Milwaukee County sales tax increase, Crowley signs into law

Milwaukee County Executive David Crowley signed the new 0.4% county sales tax increase into law Thursday at the Washington Park Senior Center.

The Milwaukee County Board of Supervisors voted July 27 to approve the sales tax increase. It was a 15-3 vote.

Right now in Milwaukee County, spenders pay a 5.5% sales tax on everything from cars to clothes to furniture – 5% goes to the state, and 0.5% goes to the county. In January, the city of Milwaukee will start a 2% sales tax as well.

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Milwaukee County tax increase signed into law

Now that county supervisors have approved the increase, that would be a total of 7.9% sales tax in the city of Milwaukee and 5.9% in the rest of Milwaukee County. Compared to Waukesha County, where there is no county sales tax, the same things over there would be taxed at 5%.

The Wisconsin Legislature and Gov. Tony Evers gave the power to the county to go behind the maximum other counties can charge. Supporters said, without it, the county would have to make massive cuts.

"This is going to allow us to invest in things like parks, in our transit system, in things like behavior health systems – to make sure we're putting our best foot forward as a community," Crowley said.

The added county sales tax would start in January 2024. It lasts for either 30 years or whenever the retirement system is fully funded, whichever comes first.

The state estimates the added tax would bring the county roughly $82 million per year. That must be used for the pension.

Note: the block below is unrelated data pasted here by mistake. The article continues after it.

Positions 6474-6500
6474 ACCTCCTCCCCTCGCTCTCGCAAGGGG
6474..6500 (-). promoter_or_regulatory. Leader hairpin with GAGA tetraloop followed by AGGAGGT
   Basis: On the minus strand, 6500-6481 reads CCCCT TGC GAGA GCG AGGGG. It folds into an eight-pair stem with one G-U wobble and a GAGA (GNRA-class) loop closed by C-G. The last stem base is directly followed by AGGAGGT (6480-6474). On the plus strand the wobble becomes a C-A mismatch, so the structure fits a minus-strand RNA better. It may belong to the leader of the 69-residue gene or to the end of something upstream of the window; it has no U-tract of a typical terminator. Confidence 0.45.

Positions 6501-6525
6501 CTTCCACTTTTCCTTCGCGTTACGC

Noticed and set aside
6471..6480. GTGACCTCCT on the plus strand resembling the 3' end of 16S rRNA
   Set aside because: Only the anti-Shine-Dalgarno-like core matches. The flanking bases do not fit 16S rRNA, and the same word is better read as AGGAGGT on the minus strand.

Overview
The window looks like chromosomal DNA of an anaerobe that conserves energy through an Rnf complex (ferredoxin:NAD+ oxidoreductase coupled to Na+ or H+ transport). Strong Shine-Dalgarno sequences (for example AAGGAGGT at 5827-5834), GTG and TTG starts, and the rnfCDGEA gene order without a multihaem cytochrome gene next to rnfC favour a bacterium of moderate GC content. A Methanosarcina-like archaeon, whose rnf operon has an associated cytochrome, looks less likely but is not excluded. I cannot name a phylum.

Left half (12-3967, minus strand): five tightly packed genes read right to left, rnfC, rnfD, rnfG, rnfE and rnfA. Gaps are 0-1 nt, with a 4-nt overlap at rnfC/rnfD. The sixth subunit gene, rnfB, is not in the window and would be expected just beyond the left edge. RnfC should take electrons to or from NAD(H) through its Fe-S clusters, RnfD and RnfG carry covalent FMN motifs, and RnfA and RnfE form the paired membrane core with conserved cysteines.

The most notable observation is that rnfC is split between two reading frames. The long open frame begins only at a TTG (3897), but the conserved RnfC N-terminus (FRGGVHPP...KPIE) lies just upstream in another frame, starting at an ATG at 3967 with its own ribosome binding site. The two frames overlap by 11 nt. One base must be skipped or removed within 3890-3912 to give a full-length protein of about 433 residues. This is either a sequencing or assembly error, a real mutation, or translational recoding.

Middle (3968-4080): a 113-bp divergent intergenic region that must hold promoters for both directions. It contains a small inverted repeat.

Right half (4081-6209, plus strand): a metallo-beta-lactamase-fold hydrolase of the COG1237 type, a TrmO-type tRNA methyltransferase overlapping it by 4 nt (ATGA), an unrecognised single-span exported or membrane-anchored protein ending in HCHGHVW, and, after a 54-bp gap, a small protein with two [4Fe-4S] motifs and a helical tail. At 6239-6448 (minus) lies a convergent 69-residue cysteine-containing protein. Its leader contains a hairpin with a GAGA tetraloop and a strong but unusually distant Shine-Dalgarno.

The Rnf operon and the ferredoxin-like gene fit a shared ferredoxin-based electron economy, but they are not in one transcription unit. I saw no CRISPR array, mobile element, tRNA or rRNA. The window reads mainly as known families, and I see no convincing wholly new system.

The state’s Act 12 also places strings on the county, one of which says, moving forward, two-thirds of the Milwaukee County Board of Supervisors will need to approve money for new programs or increased jobs.

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What is taxable?

  • Clothing
  • Computers
  • Electricity
  • Gas
  • Water
  • Admission to sports/entertainment events
  • Parking for motor vehicles & aircraft
  • Hotel rooms/lodging for under a month's stay

What is NOT taxable?

  • Food/groceries intended for home consumption (if you dine/drink at a bar or restaurant, that's subject to sales tax)
  • Bottled water
  • Motor fuels (gasoline)
  • Prescription drugs (excluding insulin)
  • Insulin when used to treat diabetes/supplies for blood sugar testing
  • Medical devices and equipment

How much will it cost you?

The Milwaukee County Budget Office estimated the average impact of the proposed added tax.

On average, those making less than $16,000 per year could see an added $46 in taxes. For those making $60,000 per year, they could see an estimated $148 per year in the new county tax. Those making roughly $221,000 could see an annual impact of $409. Finally, people with an annual salary of $983,000 could expect to spend an extra $1,095 per year, according to the budget office.

Official statements

Supervisor Peter Burgelis:

"We successfully amended the 0.4% sales tax resolution to ensure fiscal responsibility and address priorities our residents demand. We asked the public to contribute more to prevent the County’s insolvency. It is elected Supervisors’ duty to be accountable and prudently manage these valuable tax dollars. Our amendment makes the priorities of our constituents clear, and I look forward to a proposed budget from the County Executive that reflects those priorities."

Supervisor Patti Logsdon:

"As Supervisors, we are committed to upholding Milwaukee County residents' interests. Our intention is to ensure efficient tax management, with transparency and fiscal responsibility at the forefront. We pledge to adhere to our clearly outlined objectives and aim for strategic use of county reserves to lessen the tax levy and aid capital infrastructure needs approved by the Board," said Supervisor Logsdon. "We will remain watchful, scrutinizing every step of this initiative to ascertain that our commitments to the people of Milwaukee County are met."